Wed, Sep 03, 2003 - Page 1 News List

China sticks to its guns on keeping currency peg

TOKEN OFFER Strongly resisting calls by the US and the IMF to revalue its currency, China yesterday offered only to ease some of its many capital controls


China, bristling at calls to revalue the yuan, ruled out any change to its currency peg during a visit by US Treasury Secretary John Snow yesterday but offered a token easing of its capital controls.

Snow, who landed in Beijing yesterday afternoon, is under pressure at home to urge China to revalue the yuan, which is pegged to the dollar, to save jobs at hard-pressed US factories.

The International Monetary Fund weighed in yesterday, saying it was in China's best interests to move towards a more flexible exchange rate system.

"Such a move would improve the central bank's ability to control money and credit growth, and also help cushion China's economy from domestic and external shocks," IMF Managing Director Horst Koehler said in a statement.

But China stood its ground.

"There won't be any change in the exchange rate just because someone is visiting China," a spokesman for the central People's Bank of China said.

Shortly after Snow arrived, Foreign Ministry spokesman Kong Quan (孔泉) told a news conference China would maintain exchange rate stability.

"The stable exchange rate of the renminbi is conducive to the economic stability and development of China, Asia and the world," he said.

American manufacturers claim a cheap yuan, held at around 8.3 to the US dollar, gives Chinese rivals an unfair edge.

Snow has said little publicly while in Asia about China's currency but Japanese Finance Minister Masajuro Shiokawa said they had agreed in talks in Tokyo the market should set the value of the yuan.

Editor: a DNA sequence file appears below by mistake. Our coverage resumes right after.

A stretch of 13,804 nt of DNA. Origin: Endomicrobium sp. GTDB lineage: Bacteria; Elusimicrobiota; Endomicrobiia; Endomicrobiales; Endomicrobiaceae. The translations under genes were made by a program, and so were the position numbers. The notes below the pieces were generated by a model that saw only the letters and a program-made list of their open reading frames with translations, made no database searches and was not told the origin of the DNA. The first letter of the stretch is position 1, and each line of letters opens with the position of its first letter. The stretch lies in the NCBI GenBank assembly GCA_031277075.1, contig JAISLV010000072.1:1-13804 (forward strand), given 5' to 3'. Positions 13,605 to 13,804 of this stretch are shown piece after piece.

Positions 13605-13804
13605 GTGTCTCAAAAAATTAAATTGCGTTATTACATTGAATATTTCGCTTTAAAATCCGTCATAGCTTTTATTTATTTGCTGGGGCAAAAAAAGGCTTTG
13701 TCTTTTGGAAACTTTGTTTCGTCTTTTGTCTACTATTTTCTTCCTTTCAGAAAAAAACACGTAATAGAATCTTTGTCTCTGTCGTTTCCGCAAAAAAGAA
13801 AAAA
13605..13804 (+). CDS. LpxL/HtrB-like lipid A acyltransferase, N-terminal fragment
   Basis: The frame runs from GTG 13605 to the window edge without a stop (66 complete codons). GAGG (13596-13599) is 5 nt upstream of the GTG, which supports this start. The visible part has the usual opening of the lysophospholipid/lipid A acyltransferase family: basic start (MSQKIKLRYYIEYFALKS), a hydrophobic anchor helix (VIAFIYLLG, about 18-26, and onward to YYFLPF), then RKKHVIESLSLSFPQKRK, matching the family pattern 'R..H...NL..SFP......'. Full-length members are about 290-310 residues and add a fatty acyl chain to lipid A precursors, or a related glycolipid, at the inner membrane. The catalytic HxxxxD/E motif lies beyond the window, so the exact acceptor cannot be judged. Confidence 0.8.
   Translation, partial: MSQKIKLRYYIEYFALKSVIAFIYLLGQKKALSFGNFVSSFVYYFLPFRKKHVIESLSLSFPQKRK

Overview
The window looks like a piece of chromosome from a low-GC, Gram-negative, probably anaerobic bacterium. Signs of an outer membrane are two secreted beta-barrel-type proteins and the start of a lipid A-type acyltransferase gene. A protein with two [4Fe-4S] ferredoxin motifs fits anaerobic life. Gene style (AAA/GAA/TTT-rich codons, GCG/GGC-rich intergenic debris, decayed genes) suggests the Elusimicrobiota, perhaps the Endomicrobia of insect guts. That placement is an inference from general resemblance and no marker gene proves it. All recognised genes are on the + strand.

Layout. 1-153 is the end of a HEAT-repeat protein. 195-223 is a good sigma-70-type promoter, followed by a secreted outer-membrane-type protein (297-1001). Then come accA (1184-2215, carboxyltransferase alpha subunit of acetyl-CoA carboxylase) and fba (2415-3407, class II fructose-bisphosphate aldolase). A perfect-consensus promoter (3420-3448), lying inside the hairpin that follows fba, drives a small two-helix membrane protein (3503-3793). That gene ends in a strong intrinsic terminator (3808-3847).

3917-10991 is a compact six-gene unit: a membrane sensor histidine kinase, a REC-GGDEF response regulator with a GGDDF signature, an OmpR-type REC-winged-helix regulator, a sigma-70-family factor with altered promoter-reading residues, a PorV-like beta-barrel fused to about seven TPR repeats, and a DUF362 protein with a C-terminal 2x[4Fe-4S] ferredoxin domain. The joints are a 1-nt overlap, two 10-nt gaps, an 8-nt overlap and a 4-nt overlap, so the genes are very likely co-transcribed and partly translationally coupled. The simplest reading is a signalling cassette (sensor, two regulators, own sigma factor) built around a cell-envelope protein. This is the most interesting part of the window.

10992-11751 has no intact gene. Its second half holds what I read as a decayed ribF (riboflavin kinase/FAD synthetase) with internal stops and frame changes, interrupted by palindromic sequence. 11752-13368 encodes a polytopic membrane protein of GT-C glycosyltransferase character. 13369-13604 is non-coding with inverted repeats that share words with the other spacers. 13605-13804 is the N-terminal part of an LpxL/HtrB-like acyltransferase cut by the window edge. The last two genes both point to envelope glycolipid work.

Snow was due to meet central bank Governor Zhou Xiaochuan (周小川) and Finance Minister Jin Renqing (金人慶) yesterday.

"I think John Snow is wasting his time because China is not going to revalue its currency because the US wants them to," the Economist Intelligence Unit's chief economist, Robin Bew, said in Hong Kong.

China is worried about the damage a revaluation may cause to export growth that has helped fuel one of the world's fastest-growing economies.

The state-run China Daily newspaper said it did not want the yuan to be caught up in the 2004 US presidential race.

"China's currency, unfortunately, is in a position of finding itself involved in the finger-wagging sessions that accompany this essentially American saga," it said in a commentary under the title "Don't meddle with the yuan."

But Beijing, continuing with a series of adjustments to capital controls aimed at easing the yuan's appreciation, said it would raise the limit on the amount of foreign exchange Chinese travellers could buy from banks.

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